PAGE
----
With the advent of new pain assessment standards and guidelines and advances in the development of analgesic agents, it is timely to discuss current and future approaches to the management of acute pain in orthopaedic practice. With the percentage of elderly patients increasing in the general population, orthopaedic specialists will see an unprecedented number of patients who not only are burdened by pain from acute musculoskeletal conditions but who also expect to stay active longer than did previous generations.
It is increasingly acknowledged that acute postoperative pain from ambulatory surgery is undertreated and that the consequences of this add to the already huge burden of pain management on patients and society1-3. Recent advances in the elucidation of the biologic mechanisms underlying the development of both acute and chronic pain suggest that inadequately treated acute pain can result in the sensitization of the peripheral and central nervous system, which may ultimately lead to the development of chronic pain4-6.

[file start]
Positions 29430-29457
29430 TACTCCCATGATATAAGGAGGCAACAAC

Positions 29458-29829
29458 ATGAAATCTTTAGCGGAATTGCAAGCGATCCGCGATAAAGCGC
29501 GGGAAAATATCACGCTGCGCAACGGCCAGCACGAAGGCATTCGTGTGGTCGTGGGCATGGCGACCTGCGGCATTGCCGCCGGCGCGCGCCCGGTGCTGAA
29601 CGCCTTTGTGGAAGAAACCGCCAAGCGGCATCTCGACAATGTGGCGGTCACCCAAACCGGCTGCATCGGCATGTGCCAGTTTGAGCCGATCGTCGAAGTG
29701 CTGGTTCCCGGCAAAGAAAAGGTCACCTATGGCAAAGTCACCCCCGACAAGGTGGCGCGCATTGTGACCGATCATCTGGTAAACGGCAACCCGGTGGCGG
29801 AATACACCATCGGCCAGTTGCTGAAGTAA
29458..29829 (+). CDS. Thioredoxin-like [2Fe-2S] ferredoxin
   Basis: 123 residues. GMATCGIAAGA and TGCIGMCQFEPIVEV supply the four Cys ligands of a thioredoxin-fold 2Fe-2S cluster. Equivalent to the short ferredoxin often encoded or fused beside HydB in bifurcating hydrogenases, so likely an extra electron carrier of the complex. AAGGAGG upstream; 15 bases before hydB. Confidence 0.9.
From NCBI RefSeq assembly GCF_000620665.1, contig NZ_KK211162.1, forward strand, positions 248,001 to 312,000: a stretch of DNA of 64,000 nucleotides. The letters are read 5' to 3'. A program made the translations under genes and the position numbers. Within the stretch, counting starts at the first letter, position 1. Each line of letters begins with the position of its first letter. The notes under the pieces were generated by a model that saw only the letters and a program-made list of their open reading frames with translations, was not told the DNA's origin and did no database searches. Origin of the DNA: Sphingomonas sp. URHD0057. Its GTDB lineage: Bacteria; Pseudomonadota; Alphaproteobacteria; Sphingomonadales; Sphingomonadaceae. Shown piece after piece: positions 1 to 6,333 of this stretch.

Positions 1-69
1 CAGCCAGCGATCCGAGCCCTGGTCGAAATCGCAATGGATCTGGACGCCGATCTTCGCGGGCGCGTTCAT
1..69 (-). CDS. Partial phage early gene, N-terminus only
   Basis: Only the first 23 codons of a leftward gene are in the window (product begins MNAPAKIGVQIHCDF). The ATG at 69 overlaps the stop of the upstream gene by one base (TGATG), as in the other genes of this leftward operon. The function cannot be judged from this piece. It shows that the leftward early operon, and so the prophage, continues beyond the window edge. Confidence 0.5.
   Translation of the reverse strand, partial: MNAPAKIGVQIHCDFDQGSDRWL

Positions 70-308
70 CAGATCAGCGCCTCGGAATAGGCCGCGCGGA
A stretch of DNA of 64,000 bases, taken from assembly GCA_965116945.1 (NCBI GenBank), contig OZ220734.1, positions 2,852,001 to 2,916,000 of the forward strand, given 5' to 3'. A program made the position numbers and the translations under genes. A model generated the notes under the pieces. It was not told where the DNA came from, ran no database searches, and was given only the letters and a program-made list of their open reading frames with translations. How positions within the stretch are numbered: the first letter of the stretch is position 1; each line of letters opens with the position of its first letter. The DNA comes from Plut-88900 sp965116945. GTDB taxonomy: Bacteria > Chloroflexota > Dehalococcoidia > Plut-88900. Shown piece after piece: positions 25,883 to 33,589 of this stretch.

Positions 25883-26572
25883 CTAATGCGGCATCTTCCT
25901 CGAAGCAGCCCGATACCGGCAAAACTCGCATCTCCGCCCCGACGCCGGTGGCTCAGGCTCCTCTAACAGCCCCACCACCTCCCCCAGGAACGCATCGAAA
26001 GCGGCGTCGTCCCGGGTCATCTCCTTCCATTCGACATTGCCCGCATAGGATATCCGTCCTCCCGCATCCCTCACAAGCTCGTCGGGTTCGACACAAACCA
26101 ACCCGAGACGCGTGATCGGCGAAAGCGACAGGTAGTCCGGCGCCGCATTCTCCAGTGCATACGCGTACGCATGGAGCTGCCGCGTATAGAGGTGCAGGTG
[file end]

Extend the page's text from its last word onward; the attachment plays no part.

Look for this and other related articles in Instructional Course Lectures, Volume 54, which will be published by the American Academy of Orthopaedic Surgeons in February 2005:
• “Complex Regional Pain Syndrome,” by L. Andrew Koman, MD, Beth Paterson Smith, PhD, Evan Ekman, MD, and Thomas L. Smith, PhD
The most common musculoskeletal injuries are those involving the back or spine, followed by sprains, dislocations, and fractures—the sum of which account for almost one-half of all musculoskeletal injuries7. Ankle injuries are the most common sports and recreational injuries, accounting for 38% to 45% of those injuries8,9. In 2001, 2.6 million people in North America were seen for foot and ankle injuries10. More than 40% of ankle sprains can progress to chronic problems11. Knee injuries …
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